So far, Frontier is only in its infant stages of crafting a social responsibility strategy for the communities in which it operates. A recent technical review by the engineering consultancy Wardell Armstrong International of the company’s Benkala copper project in northwest Kazakhstan specifically points out the lack of a formal social engagement plan as well as the company’s apathy toward the Equator Principles, which are social and environmental requirements agreed upon by the world’s largest investment banks for investment in projects with capital costs of US$ 10 million or more, something Frontier will likely want to make itself eligible for in the coming years. According to the report, as of June 2010, ‘there was no Environmental and Social Management System (ESMS) in place for operations,’ nor was there ‘any formal policy pertaining to the social development of community engagement.’ In fairness to Frontier, the company is equally in its infant stages of mining development. After all, the company has a market capitalization of roughly US$ 90 million (compare to Kazakhmys, which spent close to that amount on social projects in Kazakhstan alone in 2009).
Frontier must recognize that as the company grows, so will its expectations from the Kazakh government, particularly with regard to social engagement. In recent correspondence with Frontier, they indicated that they have embraced the conclusions of the Wardell Armstrong International report and are currently developing a social and environmental engagement plan. In fact, according to CFO George Cole, public meetings were held in early September of this year for the Benkala project. He believes that all sites will likely implement a plan in the near future that will be specifically aimed at complying with the Equator Principles, and that in the interim, Frontier Mining continues to operate under complete compliance with Kazakh legislation.
Of course, there is nothing in the Equator Principles, or in Kazakh legislation, about hockey teams or 130 million dollar libraries, and while political risk analysts will be watching Frontier to see how the company navigates itself through the social infrastructure of Kazakhstan, there will also be considerable focus on the Kazakh government to see how it responds in turn. At this point in the country’s history, most of the fully developed Soviet era legacy mines have been doled out, and so a new chapter begins in which companies like Frontier attempt to develop previously undeveloped or underdeveloped deposits.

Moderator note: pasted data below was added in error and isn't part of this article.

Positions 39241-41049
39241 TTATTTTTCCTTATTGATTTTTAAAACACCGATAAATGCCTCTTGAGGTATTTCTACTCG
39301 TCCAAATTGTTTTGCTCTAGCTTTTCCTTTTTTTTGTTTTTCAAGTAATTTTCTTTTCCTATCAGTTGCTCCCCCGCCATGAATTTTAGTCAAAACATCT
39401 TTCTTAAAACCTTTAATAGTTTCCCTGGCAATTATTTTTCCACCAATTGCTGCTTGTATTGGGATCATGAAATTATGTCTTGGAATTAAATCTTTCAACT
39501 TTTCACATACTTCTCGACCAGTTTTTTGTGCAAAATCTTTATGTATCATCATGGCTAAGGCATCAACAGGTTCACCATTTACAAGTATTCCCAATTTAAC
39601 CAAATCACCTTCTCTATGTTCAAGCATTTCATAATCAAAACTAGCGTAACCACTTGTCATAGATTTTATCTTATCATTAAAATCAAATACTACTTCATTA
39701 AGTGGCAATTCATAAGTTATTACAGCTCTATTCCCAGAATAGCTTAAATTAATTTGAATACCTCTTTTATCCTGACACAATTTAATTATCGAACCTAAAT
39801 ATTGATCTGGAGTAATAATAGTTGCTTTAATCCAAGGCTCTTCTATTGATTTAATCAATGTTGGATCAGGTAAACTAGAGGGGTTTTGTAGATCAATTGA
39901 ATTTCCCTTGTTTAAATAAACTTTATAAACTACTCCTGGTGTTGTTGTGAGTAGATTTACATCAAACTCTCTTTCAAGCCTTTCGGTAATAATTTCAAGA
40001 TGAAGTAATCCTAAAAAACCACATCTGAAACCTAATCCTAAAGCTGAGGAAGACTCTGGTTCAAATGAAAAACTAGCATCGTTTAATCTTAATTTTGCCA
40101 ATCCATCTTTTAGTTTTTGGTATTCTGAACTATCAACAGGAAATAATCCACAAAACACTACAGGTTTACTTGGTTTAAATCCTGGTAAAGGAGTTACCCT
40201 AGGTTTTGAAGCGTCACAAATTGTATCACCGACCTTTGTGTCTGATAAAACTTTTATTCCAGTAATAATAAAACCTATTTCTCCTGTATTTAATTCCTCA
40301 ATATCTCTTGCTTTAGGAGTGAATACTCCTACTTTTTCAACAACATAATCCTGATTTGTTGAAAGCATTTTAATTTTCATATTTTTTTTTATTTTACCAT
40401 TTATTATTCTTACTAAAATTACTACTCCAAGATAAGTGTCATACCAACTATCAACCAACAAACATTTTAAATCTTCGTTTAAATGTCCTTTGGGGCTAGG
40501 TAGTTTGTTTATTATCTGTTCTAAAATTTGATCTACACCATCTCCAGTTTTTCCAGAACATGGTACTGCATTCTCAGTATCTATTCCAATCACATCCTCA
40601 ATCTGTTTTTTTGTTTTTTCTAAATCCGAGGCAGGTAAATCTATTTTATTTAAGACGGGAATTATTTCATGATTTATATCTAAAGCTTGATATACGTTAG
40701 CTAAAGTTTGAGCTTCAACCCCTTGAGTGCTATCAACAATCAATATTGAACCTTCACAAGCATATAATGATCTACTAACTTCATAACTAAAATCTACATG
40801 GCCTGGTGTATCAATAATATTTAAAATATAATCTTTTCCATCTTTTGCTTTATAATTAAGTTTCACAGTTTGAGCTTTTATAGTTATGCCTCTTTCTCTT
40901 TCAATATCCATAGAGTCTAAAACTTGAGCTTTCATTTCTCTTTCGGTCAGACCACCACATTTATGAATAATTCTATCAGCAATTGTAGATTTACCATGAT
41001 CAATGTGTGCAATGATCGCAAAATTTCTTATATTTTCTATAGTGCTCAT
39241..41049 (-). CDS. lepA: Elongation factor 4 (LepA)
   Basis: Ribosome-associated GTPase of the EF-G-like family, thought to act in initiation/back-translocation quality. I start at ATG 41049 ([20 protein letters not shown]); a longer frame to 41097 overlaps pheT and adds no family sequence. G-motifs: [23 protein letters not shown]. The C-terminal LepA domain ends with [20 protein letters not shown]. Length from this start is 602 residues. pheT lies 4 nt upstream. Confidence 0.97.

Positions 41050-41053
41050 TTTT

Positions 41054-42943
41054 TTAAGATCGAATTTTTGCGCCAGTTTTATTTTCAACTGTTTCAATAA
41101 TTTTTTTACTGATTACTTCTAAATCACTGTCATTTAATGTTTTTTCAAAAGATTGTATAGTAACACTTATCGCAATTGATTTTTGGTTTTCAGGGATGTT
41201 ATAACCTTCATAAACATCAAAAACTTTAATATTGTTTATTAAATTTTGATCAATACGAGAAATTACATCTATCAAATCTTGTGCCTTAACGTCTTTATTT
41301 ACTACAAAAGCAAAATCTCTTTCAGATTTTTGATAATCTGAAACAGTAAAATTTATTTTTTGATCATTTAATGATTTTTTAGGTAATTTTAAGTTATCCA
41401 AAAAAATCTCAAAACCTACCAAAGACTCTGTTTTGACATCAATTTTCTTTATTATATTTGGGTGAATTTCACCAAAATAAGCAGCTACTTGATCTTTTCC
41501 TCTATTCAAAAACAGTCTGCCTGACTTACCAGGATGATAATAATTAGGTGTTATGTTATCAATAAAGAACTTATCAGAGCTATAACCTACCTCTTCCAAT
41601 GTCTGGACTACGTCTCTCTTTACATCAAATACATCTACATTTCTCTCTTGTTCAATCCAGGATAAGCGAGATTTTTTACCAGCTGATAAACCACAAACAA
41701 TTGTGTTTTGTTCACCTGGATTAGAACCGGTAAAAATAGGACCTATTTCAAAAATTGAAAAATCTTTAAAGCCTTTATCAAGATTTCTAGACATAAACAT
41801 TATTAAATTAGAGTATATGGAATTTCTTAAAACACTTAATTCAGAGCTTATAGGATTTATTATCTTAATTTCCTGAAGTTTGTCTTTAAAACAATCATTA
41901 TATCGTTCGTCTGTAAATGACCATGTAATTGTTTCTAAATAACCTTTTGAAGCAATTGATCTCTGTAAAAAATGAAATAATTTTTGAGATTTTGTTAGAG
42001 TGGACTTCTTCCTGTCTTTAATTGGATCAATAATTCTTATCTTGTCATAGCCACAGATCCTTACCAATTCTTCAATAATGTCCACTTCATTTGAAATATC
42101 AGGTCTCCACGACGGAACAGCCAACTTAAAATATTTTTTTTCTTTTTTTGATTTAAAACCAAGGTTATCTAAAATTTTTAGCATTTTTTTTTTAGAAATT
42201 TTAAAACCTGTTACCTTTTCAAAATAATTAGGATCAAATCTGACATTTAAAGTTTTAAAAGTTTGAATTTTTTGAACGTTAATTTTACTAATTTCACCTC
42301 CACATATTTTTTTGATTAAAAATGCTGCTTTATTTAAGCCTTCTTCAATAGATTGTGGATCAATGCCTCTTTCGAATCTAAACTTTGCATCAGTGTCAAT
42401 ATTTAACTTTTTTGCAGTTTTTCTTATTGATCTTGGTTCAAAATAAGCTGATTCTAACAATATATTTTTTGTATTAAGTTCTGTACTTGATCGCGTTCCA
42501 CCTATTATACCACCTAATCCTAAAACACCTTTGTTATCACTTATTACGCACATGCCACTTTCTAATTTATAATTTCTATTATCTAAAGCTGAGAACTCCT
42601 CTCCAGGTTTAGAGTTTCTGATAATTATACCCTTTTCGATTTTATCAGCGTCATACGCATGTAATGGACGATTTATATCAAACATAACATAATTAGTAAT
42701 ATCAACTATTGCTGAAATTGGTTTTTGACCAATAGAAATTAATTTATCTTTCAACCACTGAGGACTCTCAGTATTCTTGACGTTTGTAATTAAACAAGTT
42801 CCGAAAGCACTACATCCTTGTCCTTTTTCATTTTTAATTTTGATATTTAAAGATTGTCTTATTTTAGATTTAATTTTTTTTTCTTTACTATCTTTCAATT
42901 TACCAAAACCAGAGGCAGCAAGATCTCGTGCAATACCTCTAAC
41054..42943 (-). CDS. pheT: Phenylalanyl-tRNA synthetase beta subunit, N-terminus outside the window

The President of Kazakhstan, Nursultan Nazarbayev, has high hopes for the future of the metals mining industry in Kazakhstan (he has called for significant increases in output as well as processing and finishing), but the country will need to think critically about a strategy for staying attractive to mining companies as old deposits meet their life expectancy and new deposits are discovered. The closures of legacy mines in the coming decades have the potential for significant social unrest. And in the near term, the government will have an additional public relations hurdle to jump if it proceeds with plans for a possible minerals export tax to begin in 2011.
CONCLUSIONS: If history is any indicator, Frontier’s reputation with the local and national government of Kazakhstan will play a large role in determining whether its current successes will be fleeting or enduring. How that reputation will play out via a social engagement plan remains unclear. The junior exploration and development companies are nowhere near the size of a Kazakhmys or a Kazzinc and yet in many ways, they will be faced with greater risks of social unrest. As Frontier outlines and executes a strategy for integrating its presence into the social fabric of the country, other junior exploration and development firms keen on Kazakhstan, as well as associated political risk analysts, will be watching to see what works, and what does not.
AUTHOR’S BIO: J. Edward Conway (email@example.com) is a postgraduate researcher at the Institute for Middle East, Central Asia and Caucasus Studies (MECACS) at the University of St Andrews in Scotland. He is a former analyst for the U.S. Department of Defense.